Not every divorce is an alimony case – if both people worked full-time and paid the bills equally and have the ability to continue supporting themselves, most states will not assign alimony payments. If one spouse stayed home (or spent the days playing tennis), raised children (or pets), and ran the household (well or poorly), then that person is probably entitled to some amount of alimony as a way of helping adjust to the responsibilities and challenges of single life.
Unlike Child Support, alimony is rarely decided by a pre-determined chart and is usually a balancing test in which the court considers a variety of factors. The aim of alimony is to help a dependent spouse transition into becoming an independent spouse in a reasonable period of time without having to be a burden on the state in the interim. So, alimony can be as much or as little money as necessary to accomplish that goal.
Some of the factors various states consider include each party’s earning capacity, debts, property, education, and circumstances. These factors tend to help determine how much alimony will be necessary, as well as for how long.
Another factor courts consider when determining how long alimony should last is the length of the marriage. One simple rule many jurisdictions like to follow is that alimony should last one half as long as the marriage itself, up to a certain point. After about 30 years there may be a presumption of “lifetime alimony.”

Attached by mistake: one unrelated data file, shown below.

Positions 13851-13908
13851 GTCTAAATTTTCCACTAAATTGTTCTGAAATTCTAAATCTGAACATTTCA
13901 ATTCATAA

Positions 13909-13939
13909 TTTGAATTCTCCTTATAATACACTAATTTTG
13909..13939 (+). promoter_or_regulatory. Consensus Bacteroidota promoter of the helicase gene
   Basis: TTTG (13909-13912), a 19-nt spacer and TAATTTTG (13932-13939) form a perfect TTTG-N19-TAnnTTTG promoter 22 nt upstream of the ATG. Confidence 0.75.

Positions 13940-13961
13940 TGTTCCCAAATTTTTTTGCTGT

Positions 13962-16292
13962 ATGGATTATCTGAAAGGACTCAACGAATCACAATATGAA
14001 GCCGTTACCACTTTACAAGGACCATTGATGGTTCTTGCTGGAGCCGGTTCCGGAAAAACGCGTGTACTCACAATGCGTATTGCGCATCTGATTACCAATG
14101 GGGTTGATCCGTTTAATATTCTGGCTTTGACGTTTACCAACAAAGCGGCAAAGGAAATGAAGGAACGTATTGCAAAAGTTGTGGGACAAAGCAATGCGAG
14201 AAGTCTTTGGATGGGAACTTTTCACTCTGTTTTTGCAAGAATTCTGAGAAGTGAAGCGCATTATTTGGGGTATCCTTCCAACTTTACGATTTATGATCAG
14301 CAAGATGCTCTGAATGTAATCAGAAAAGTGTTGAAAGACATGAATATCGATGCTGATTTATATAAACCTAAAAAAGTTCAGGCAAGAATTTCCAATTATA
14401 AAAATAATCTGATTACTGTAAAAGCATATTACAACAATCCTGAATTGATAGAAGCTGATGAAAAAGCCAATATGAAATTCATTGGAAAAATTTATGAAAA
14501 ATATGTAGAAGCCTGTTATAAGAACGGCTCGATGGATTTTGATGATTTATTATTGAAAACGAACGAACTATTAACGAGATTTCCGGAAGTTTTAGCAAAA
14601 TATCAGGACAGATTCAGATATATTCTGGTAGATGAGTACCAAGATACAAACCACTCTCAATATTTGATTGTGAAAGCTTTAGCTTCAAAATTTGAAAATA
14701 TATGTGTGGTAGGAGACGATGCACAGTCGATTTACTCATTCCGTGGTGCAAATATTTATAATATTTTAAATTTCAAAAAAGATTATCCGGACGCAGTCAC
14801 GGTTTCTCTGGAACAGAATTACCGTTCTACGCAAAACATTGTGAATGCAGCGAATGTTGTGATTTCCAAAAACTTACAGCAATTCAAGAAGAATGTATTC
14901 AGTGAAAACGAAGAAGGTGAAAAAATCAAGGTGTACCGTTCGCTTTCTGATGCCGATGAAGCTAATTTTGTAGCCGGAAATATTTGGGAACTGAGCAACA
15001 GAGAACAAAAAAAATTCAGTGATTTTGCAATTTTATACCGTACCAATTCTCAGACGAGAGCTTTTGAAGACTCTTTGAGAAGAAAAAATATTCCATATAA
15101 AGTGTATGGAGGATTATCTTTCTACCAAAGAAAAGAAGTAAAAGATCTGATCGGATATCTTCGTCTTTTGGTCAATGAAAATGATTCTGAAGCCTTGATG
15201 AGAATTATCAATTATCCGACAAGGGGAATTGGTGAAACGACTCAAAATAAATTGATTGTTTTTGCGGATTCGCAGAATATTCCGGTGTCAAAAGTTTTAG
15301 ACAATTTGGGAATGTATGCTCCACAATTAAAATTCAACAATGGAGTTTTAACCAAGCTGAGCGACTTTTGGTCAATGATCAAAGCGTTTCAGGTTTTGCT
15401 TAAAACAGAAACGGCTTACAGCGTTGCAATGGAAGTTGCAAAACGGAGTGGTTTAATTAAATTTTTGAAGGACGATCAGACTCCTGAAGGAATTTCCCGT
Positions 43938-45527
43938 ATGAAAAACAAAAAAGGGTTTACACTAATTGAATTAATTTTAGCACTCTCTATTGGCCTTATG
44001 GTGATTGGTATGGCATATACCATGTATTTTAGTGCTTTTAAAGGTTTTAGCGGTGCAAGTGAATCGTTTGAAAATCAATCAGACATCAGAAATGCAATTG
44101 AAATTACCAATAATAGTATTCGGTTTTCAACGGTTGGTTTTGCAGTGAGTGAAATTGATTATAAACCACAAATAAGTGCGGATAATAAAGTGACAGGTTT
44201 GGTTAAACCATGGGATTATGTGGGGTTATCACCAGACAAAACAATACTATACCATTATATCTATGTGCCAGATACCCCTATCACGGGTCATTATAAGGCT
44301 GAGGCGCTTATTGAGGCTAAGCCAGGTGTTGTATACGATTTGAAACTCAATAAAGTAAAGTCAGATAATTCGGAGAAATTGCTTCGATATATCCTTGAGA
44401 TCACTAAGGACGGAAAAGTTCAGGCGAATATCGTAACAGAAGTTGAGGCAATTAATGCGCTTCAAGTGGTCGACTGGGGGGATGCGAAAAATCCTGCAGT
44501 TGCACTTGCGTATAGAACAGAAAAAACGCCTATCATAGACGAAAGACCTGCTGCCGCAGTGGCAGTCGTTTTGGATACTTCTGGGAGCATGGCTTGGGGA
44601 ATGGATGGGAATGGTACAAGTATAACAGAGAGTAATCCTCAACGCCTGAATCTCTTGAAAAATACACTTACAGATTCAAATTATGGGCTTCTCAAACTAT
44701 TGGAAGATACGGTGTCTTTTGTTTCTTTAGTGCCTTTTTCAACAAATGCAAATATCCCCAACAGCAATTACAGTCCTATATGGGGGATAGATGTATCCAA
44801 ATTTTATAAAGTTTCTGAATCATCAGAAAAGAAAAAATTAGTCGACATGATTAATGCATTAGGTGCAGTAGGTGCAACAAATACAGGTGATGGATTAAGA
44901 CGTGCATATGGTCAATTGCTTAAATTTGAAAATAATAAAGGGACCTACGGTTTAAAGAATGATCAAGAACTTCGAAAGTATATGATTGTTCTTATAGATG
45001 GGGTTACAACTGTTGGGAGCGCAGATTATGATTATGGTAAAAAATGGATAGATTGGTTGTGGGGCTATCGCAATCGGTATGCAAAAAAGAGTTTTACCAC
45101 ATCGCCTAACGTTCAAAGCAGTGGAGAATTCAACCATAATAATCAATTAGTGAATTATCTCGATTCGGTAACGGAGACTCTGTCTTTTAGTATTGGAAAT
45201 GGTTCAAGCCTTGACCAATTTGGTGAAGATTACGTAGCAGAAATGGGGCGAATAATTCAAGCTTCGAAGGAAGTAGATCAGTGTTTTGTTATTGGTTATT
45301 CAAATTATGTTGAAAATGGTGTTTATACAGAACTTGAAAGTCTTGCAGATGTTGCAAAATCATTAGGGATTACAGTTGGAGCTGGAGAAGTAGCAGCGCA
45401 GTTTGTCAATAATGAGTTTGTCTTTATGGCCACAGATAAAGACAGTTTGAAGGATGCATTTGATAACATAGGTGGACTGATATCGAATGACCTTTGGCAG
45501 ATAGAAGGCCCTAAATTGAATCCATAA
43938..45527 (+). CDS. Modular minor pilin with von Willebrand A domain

There are plenty of reasons why either party might not want alimony to last that long. It is frequently more cost-effective on both sides for the parties to agree to a lump-sum payment in lieu of alimony (if the parties are selling a house at the same time, for example). Or a paying party who is looking forward to a clean slate and a new relationship might want to make larger payments for a shorter period of time.
If the parties agree that reasonable alimony would be $1000/month, for example, then it is easy to calculate how much alimony will be paid over the course of 10 years, on a 20 year marriage: $120,000. If, instead, the parties agree to a shorter term, it could benefit both parties. Even at a discount, the payee spouse will have more capital quickly, and the paying spouse will have the issue of the books in a shorter period of time.
So, it might be in both parties’ best interest to agree to alimony for 5 years at $1500 per month. It will cost the paying spouse a total of $30,000 less than the other arrangement, and both parties will be equipped to move forward with their own lives sooner.
Remember, a judge would not be likely to order more money for a shorter term; judges tend to want to make orders they feel confident people can follow somewhat easily. To reach your own creative solution to the alimony question you need to be able to negotiate with your spouse – either directly or through your lawyers.
It is easier to let a court make your decisions, but it is frequently smarter to work together and make them yourselves.
What We Love: There is no set formula which applies to every divorce situation and no one knows your own circumstances as well as you do. Own your divorce process and you get to run your own life!
- When is it Alimony? (loveyourdivorce.wordpress.com)
- Massachusetts Alimony Law Limits Payments to Ex-Spouses (abcnews.go.com)